Volume 49 - Article 20 | Pages 513–542  

Religion and union dissolution: Effects of couple and municipal religiosity on divorce and separation

By Willem R. J. Vermeulen, Mioara Zoutewelle-Terovan, Niels Kooiman, Aart C. Liefbroer


Background: Several theoretical models argue that divorce risks depend on an individual’s level of religiosity and the level of religiosity in this individual’s spatial context. However, it remains unclear whether the same relationship holds for couples and whether the strength of the effect of couple-level religiosity depends on the level of religiosity in the context (a so-called cross-level interaction effect). Moreover, we lack considerable knowledge about whether such effects also apply to the dissolution of unmarried cohabitations.

Objective: We aim to understand the extent to which levels of couple and municipal religiosity, as well as their interplay, affect the union dissolution risk of married and cohabiting couples.

Methods: This study focuses on the Netherlands and links survey information from the Dutch Labor Force Surveys (2011–2015) and register data from Statistics Netherlands (ncouples = 145,461). We used multilevel modeling to test hypotheses.

Results: Highly religious couples are less likely to dissolve their marriage than less religious couples, but both are equally likely to dissolve a cohabitation. The less religious a municipality, the smaller the differences in the union dissolution risks of highly religious and less religious couples.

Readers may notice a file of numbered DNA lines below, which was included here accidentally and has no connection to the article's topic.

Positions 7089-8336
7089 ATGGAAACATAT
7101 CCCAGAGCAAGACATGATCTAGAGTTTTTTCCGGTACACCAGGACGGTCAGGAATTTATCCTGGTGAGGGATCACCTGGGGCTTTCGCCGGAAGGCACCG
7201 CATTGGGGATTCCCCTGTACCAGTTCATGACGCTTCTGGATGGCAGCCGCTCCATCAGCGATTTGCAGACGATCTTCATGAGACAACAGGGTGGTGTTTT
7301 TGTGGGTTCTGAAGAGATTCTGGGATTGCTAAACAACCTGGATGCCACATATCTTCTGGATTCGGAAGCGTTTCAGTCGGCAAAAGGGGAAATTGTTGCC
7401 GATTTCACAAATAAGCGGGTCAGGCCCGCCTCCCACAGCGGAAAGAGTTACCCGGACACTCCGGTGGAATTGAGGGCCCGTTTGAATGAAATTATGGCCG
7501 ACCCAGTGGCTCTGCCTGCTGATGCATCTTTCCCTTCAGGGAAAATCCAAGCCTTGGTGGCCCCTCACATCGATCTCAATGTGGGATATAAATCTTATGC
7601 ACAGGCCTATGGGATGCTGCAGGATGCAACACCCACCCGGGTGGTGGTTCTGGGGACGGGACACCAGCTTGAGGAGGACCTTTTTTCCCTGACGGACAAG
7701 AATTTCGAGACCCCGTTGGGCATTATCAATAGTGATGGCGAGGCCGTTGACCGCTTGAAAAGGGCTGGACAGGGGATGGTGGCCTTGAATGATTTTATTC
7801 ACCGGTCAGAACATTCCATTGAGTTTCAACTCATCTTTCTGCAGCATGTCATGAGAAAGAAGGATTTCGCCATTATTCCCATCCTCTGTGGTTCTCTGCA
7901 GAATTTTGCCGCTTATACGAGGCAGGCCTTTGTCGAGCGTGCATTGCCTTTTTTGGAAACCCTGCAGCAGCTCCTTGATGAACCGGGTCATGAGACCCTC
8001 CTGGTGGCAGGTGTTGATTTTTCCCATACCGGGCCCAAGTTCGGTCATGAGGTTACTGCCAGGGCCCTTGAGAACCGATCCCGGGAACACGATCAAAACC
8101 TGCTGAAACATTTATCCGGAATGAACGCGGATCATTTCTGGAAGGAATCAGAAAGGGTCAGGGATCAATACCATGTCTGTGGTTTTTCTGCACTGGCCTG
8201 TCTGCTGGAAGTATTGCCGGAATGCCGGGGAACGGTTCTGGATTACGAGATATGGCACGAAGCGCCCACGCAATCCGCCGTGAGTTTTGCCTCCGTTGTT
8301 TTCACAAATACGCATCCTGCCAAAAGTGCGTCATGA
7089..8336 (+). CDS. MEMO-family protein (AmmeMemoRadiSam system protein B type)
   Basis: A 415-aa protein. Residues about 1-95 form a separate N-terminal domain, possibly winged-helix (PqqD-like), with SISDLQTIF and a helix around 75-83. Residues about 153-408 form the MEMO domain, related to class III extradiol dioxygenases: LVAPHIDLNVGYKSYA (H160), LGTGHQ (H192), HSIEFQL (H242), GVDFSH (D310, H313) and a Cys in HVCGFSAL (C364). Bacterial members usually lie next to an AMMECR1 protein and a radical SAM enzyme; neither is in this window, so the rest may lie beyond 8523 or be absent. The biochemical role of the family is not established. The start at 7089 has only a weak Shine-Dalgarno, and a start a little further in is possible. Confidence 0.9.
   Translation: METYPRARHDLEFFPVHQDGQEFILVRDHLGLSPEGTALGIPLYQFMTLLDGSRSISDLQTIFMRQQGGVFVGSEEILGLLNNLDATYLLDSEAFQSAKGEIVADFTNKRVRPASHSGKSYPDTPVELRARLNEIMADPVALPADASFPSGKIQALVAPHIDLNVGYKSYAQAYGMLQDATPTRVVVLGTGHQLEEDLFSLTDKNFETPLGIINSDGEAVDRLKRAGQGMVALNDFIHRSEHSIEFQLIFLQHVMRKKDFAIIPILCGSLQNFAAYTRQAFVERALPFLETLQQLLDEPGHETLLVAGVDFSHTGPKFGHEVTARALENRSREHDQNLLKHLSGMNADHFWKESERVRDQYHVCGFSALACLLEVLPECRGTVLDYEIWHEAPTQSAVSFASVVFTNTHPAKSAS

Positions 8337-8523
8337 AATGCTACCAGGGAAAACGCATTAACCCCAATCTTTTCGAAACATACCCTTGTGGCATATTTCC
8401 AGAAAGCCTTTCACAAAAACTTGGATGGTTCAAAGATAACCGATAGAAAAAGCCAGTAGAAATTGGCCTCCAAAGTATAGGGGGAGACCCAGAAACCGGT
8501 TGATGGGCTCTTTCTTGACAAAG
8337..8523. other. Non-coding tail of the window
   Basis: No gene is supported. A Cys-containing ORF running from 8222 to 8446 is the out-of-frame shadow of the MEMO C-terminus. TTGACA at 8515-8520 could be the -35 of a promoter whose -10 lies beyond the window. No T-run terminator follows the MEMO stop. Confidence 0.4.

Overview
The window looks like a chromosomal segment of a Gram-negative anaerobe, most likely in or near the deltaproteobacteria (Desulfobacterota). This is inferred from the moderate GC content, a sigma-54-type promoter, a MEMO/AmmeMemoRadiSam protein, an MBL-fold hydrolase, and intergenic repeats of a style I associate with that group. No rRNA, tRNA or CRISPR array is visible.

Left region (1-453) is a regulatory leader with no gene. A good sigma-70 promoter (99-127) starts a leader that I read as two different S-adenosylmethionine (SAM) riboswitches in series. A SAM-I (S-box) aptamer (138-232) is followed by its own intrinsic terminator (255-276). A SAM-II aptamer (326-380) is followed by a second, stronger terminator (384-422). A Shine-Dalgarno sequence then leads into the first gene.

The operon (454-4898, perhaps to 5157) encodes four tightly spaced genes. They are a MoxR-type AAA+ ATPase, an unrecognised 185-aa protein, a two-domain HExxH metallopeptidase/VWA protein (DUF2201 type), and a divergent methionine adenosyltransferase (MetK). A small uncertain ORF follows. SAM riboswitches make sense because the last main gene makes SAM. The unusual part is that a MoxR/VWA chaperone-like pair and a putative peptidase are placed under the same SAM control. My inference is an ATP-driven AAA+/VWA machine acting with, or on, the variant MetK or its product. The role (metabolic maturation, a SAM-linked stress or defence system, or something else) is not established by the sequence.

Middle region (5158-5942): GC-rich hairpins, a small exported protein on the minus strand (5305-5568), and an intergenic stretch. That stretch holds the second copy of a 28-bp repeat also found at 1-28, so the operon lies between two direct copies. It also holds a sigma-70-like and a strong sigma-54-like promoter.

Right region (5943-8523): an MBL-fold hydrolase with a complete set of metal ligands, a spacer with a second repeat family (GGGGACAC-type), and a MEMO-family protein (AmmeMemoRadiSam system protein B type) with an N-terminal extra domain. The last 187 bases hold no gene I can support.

Conclusions: The effect of couple religiosity on union dissolution risks depends on the religious context in which a couple lives and the relationship type of the couple. Union dissolution risks are higher for religious couples who live in less religious contexts or choose to cohabit instead of marry.

Contribution: This study provides a new and integrated understanding of the effect of religiosity on union dissolution from a micro-level (couple), macro-level (municipality), and cross-level perspective. It is one of the first studies of a nationally representative sample revealing the different roles of religion in marriage and cohabitation.

Author's Affiliation

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